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Wednesday, August 29  

 

Week Eleven  

Mixed Cherry Toms, Heirloom Toms, Basil, Lettuce Mix, Arugula, Shishito Peppers, Okra, Eggplant, Dragon Tongue Snap Beans, Jalapeños, & One Dozen Eggs 


Notes:

Dragon Tongue Beans These are the mostly white, with purple streaks. I love to snack on them raw just all day long. They're great dipped in homemade mayo or homemade ranch dressing. If you must cook them, a breakfast of sautéed beans, cherry tomatoes, with a poached or fried egg, all topped with some chopped or torn basil is most excellent. 

Heirloom Tomatoes I'll keep the previous info about the tomatoes in this newsletter, just as a reference. See the farm note below for more info. I will note here, however, that everyone likely will get a slightly different mix of tomatoes, mainly based on availability and weights. We'll have tomatoes for another handful of weeks so ideally by the end of the season you will have gotten to try them all--hopefully a couple of times. But you might keep this newsletter somewhere you can find it later if you'd like to reference the farm note below.       
    


 
Don't forget to leave your cooler out with your bag and any clean egg cartons!
Feel free to browse any past issues for additional recipe ideas! 
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Pictured above: A comfrey plant between two young chokeberry plants. 
Farm Note

All the stuff + Bulk Items and Tomato Seconds
 
It's been a flurry of activity at the farm this past week. The usual planting, harvesting, milking, etc. continues, but we also carved out some time to clean out our work shed. Additionally, work has begun on another existing barn to make improvements for our milking process, our water pump is finally hooked up and we can now pump spring water from our spring-fed pond, and I finally have an official, legit irrigation system in the high tunnel (I've been getting by with a regular ol' lawn sprinkler--not ideal). 

I'll throw it out there, too, that we can offer some items in bulk (by the pound) for home preserving projects. We have plenty of okra and eggplant. We love to ferment the okra in a salt brine, but a vinegar brine works well with okra, too. Currently, I'm wanting to hold on offering bulk tomatoes, but that should be coming soon. 

I can currently offer tomato seconds--tomatoes with slight blemishes, soft spots, or cracks. These would be good for processing into tomato sauce, salsa, etc.  

Send us an email with the item you might like and an idea of how much you'd like. We can work out wholesale pricing and payments for bulk items and seconds.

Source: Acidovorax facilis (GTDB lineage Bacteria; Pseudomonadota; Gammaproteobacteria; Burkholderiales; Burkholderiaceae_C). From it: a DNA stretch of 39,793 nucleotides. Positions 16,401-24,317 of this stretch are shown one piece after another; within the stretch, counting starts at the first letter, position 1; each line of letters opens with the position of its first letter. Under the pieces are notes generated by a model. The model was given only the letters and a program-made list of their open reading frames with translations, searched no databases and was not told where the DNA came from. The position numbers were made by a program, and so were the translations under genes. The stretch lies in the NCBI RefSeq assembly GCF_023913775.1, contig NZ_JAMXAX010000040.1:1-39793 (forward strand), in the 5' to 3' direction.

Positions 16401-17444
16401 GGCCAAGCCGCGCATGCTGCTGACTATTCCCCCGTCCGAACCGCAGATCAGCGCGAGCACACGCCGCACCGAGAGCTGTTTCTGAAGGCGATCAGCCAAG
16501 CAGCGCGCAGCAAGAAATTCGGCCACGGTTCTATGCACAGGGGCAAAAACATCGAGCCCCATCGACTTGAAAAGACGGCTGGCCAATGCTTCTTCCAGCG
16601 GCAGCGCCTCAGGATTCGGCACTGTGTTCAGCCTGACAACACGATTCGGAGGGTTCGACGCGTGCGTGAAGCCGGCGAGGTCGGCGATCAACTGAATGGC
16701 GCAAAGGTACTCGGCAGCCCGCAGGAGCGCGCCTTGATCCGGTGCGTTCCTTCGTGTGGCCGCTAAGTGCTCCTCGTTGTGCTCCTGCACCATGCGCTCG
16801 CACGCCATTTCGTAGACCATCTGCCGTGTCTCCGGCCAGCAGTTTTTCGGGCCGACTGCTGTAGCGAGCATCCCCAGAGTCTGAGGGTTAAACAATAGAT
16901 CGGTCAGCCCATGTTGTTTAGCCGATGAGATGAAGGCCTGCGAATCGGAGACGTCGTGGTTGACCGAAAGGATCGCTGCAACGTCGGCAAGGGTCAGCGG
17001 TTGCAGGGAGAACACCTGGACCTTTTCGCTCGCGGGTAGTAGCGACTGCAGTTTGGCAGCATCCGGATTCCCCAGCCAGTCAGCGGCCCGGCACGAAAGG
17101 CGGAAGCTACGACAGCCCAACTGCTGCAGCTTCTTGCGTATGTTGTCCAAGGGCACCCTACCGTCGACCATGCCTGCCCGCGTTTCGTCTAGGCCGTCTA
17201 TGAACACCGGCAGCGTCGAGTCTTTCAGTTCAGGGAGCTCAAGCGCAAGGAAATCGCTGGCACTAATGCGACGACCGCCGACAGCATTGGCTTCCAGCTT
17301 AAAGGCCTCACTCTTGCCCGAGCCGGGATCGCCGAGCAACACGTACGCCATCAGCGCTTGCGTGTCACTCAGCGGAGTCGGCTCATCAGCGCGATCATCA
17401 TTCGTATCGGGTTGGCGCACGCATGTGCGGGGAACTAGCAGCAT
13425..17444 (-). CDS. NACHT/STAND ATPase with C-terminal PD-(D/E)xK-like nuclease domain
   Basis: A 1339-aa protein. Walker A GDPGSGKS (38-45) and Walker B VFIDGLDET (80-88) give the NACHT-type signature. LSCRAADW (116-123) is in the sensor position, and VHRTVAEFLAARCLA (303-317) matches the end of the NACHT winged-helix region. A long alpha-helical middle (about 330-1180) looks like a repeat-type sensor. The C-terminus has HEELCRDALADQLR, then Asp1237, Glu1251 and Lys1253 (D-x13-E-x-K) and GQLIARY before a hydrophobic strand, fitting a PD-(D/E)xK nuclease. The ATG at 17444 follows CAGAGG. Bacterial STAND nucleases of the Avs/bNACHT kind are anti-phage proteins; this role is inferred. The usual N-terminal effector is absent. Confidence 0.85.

Tomatoes & Dry Farming

So glad to be offering a selection of my favorite tomatoes--White Tomesol, Green Zebra, Garden Peach, Japanese Black Trifele, Speckled Roman, and Hillbilly Potato Leaf (in no particular order). Each tomato's name reflects a physical characteristic of the tomato--the "Great White," for example, is the white, or slightly yellow; "Green Zebra" is the mostly green, or deep yellow, with "zebra" streaks on it. You can probably guess pretty well just by looking at them. In any case, here's a bit more info about these tomatoes.

As noted above, everyone got a slightly different mix, so you might find three or four of these types, but maybe not every single type. Ideally, by the end of the year you will have gotten to try them all a couple of times. 

White Tomesol. Pale in color, sometimes with a pink blush on the bottom, and usually around 8 oz in weight. I love the subtle flavor of this tomato. For me, it has the quality of a melon, or some combination of a juicy cucumber, honeydew, and maybe the rind of a watermelon. It's very juicy with a thin skin. It does bruise easily, so be careful handling this one. 

Green Zebra. An excellent tomato, weighing in at about 6 oz. Ripens from light green to a deep yellow/gold. For me, there is an element of spiciness to the flavor, and it's just a beautiful color when added raw to anything. 

Japanese Black Trifele. This one is potentially life changing...not to set the expectations to high. Also weighing about 4-6 oz, this is a pear shaped, black tomato with green shoulders. It's meaty enough to use as a canning tomato, but I always eat it fresh. Black tomatoes are, on the whole, a bit more "rich" or deep in flavor--less about the sweetness and more about the depth. Usually, I wait to cut into it after the shoulders have turned mostly or all red. 

Speckled Roman. Similar in markings to the Green Zebra, except in this case we have a red with yellow steaks, elongated Roma type tomato. A great canning tomato, but also really great for fresh eating. Very meaty with few seeds. For me, it's just that classic red tomato taste, which is always good. 

Garden Peach. Wow, you'll know this one right away. Fuzzy like a peach and only slightly smaller, weighing about 2-4 oz. I love the balanced acidity with this one. It's sweet and "fresh" tasting, for me.